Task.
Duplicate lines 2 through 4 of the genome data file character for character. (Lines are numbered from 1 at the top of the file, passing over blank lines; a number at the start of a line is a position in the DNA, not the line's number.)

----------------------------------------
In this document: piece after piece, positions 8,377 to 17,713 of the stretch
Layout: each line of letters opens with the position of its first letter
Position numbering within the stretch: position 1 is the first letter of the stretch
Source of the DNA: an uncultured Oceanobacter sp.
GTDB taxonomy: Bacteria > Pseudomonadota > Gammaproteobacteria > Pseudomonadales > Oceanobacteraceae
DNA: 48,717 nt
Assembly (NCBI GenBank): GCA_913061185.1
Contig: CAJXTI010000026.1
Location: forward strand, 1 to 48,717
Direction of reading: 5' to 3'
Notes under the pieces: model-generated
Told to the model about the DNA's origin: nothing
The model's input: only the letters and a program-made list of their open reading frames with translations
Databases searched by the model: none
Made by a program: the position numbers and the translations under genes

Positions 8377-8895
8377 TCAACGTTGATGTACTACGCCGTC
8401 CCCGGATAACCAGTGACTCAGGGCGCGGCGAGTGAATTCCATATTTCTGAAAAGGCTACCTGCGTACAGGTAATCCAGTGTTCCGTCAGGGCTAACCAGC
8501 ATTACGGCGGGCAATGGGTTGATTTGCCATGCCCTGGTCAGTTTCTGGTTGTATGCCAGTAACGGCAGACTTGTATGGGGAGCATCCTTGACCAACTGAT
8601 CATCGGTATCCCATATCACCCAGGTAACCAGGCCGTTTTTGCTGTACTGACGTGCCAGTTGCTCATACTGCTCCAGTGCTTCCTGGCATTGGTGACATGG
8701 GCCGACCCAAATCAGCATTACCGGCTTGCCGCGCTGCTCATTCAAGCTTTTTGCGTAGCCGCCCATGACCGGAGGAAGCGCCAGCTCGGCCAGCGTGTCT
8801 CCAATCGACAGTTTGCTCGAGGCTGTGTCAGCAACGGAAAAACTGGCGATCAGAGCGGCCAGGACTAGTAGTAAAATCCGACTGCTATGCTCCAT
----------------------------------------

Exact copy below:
Layout: each line of letters opens with the position of its first letter
Position numbering within the stretch: position 1 is the first letter of the stretch
Source of the DNA: an uncultured Oceanobacter sp.